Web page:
Masonic lodges were arguably more visible in Scotland than England and Ireland in the seventeenth and early eighteenth centuries. Many Scottish lodges point to well-documented histories, with some thirty lodges present in Edinburgh, Glasgow, Stirling, Dunfermline, Dundee, Aberdeen, Perth, Dunblane and Inverness. Their members were working masons, part of the fabric of Scottish towns whose councils regulated such trades and issued charters of incorporation, known as ‘Seals of Cause’. The Incorporation of Wrights and Masons of Edinburgh, for example, received a Seal of Cause in October 1475; known later as ‘Mary’s Chapel’, it is one of Scotland’s earliest Lodges. The position was similar in England, although documentation is less well ordered.

Formal regulation of the stonemasons’ trade and operative lodges in Scotland began at the end of the sixteenth century when the King’s Master of Works, William Schaw of Sauchie, promulgated statutes and regulations. Around a half century later (perhaps earlier), Scottish lodges began to admit notaries to serve as clerks and non-operative members of the local gentry and merchants who acted as patrons to subsidise the expense of running the Lodge. A similar pattern is found in England.

The 1707 Acts of Union which bound Scotland to England to create the United Kingdom of Great Britain brought about wholesale changes to Scotland and shifted the centre of power from Edinburgh to London. One effect was to advance the spread of ideas emanating from London, in particular the Enlightenment principles and Newtonian science of the Royal Society. There was also a tendency to emulate London Society in other ways, especially among the mainly Protestant pro-Hanoverian landowners and aristocrats of the Lowlands and West Coast, many of whom had residences in Edinburgh and London.

Iain McIntosh has written that there is evidence within Scottish Lodge records that a more recognisable form of ‘Modern Freemasonry’ emerged after the 1715 Jacobite Rising through to the creation of the Grand Lodge of Scotland in 1736. This form of ‘gentlemanly freemasonry’ emulated that which was emerging in London. That Scotland did not form its own Grand Lodge until 1736, after England (1717) and Ireland (1725), may highlight the relatively independent (and predominantly operative) nature of Scottish Lodges. This is substantiated by the process by which the Grand Lodge of Scotland was formed.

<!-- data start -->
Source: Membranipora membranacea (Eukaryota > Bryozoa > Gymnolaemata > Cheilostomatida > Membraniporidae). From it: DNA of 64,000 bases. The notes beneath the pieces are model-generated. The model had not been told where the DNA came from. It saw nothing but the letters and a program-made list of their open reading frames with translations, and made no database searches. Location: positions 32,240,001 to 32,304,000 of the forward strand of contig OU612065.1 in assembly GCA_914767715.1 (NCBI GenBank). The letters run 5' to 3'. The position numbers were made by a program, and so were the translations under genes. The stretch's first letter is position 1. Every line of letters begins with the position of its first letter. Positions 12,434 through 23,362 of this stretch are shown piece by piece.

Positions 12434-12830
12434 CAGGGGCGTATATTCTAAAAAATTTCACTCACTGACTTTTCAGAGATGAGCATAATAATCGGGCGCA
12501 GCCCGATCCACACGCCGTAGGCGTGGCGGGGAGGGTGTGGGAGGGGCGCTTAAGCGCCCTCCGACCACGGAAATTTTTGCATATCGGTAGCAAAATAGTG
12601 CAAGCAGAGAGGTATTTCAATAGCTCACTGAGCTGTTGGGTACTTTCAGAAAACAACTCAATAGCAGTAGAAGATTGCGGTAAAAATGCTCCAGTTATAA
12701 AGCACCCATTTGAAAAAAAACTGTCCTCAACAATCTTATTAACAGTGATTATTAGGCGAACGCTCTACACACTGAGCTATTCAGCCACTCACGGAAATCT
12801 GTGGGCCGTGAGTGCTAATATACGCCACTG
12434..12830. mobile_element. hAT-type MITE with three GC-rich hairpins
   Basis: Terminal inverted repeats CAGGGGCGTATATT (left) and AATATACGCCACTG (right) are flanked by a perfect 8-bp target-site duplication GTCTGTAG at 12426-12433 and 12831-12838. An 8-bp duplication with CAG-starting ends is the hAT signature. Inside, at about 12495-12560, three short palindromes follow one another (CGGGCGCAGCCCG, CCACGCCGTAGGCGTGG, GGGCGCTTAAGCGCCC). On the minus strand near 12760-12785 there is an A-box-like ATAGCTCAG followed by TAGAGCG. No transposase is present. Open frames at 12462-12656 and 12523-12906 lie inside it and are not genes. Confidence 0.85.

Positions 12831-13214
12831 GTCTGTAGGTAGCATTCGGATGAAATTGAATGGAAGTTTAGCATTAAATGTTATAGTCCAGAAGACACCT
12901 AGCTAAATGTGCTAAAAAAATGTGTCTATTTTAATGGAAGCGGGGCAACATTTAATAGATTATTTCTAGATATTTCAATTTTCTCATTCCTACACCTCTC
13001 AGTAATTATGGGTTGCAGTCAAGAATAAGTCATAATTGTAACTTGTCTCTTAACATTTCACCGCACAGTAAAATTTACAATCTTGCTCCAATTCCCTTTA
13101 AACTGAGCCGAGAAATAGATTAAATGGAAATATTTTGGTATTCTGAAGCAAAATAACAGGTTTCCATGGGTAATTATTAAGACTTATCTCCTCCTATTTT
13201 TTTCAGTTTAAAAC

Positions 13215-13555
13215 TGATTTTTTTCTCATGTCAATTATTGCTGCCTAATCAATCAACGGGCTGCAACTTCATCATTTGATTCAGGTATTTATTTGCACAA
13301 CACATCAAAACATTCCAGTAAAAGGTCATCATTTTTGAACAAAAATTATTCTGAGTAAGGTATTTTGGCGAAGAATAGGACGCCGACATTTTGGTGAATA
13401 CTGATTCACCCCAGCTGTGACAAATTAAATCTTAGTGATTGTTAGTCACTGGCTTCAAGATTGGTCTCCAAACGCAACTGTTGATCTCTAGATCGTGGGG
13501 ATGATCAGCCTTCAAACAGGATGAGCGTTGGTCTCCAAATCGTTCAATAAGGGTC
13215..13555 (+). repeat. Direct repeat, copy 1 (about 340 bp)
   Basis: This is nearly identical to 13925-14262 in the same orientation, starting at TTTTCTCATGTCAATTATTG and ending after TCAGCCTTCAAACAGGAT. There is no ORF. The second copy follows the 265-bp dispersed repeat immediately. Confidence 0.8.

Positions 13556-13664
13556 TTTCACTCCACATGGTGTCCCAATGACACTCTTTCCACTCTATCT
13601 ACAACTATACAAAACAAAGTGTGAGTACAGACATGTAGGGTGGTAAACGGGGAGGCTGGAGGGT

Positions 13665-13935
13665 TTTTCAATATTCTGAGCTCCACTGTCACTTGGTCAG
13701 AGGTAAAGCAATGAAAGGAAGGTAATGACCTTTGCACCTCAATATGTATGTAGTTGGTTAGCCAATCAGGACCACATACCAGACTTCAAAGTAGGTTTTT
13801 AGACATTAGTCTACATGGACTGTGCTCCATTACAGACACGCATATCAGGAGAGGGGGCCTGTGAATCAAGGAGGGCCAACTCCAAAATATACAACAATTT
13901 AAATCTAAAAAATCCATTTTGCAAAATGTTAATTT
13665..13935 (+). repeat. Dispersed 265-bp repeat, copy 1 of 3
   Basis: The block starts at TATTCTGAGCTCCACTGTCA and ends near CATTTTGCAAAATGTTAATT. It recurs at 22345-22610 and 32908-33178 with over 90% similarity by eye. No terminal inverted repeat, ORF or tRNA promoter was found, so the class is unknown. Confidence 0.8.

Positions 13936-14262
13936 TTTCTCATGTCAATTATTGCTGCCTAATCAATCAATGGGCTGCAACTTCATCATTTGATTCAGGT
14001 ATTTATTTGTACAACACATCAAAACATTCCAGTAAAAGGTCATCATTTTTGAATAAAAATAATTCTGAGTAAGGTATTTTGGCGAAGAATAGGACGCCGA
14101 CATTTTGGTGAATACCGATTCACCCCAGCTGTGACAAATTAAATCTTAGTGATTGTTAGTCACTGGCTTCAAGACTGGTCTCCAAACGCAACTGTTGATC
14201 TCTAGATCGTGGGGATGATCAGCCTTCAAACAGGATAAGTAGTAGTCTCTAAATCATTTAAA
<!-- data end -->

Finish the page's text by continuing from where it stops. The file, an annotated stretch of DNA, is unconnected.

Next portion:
The Grand Lodge of Scotland was initially a venture promoted by four fashionable Edinburgh-based gentlemen’s Lodges: the Lodge of Edinburgh, No.1; Canongate Kilwinning, No.2; Leith Kilwinning; and Kilwinning Scots Arms.

Invitations went out to 100 Scottish lodges, of which thirty-three were represented at the inaugural meeting of the Grand Lodge of Scotland. The majority of Scottish Lodges were not supportive and preferred to remain independent. This began to change when Lodges were assigned numbers to reflect their relative age, a process that commenced in 1737 based on ‘proofs’: documents and artefacts that established lineage and antiquity. McIntosh comments that ‘following the publication of the Roll, there was a rush from the other Scottish Lodges to join, each producing documents etc., of the age of the Lodge, and there resulted a jostle to prove an early foundation and claim a lower, more senior number’.

Scottish Lodges at this time recognised a two-degree system, Apprentice and Fellow Craft, and the ‘Mason Word’ was the principal secret alluded. The first mention of a Third Degree does not occur until 1726, when it is recorded in the minutes of Lodge Dumbarton Kilwinning. It spread fairly quickly but not universally thereafter, mentioned in 1728 in Lodge Greenock Kilwinning, Lodge Kilwinning in 1735, Canongate Kilwinning in 1736, and the Lodge of Edinburgh in 1738.

Although there appear to have been no formal relationship between the Grand Lodge of England and the Grand Lodge of Scotland, there were many personal connections between Scottish aristocrats, politicians and academics, and their counterparts in England, and many Scottish noblemen were Members of Parliament with properties in London. They were also part of London Society and active in London clubs and societies, including the Royal Society and fashionable Masonic Lodges.

A plethora of Scottish aristocrats became Grand Masters of the Grand Lodge of England prior to 1750. They include Francis Scott, 5th Earl of Dalkeith, 2nd Duke of Buccleuch, GM of England in 1723, a Scottish representative peer and FRS; James Hamilton, 7th Earl of Abercorn, GM of England in 1725 and FRS; James Lyon, 7th Earl of Strathmore, GM of England 1733 and FRS; John Lindsay, 20th Earl of Crawford, GM of England 1734 and FRS; John Keith, 3rd Earl of Kintore, GM of England 1740, GM of Scotland 1738-1739; James Douglas, 14th Earl of Morton, GM of England 1741 and GM of Scotland 1739-40, President of the Royal Society; Thomas Lyon, 8th Earl of Strathmore, GM of England 1744 and GM of Scotland 1740-41.

An interesting perspective on the Scottish debate can be found in a paper delivered by Prof. David Stevenson to Quatuor Coronati Lodge in 1994, together with the responses to that paper and Prof. Stevenson’s replies:

David Stevenson, ‘Confessions of a Cowan: A non-Mason and Early Masonic History’, AQC 107 (1994)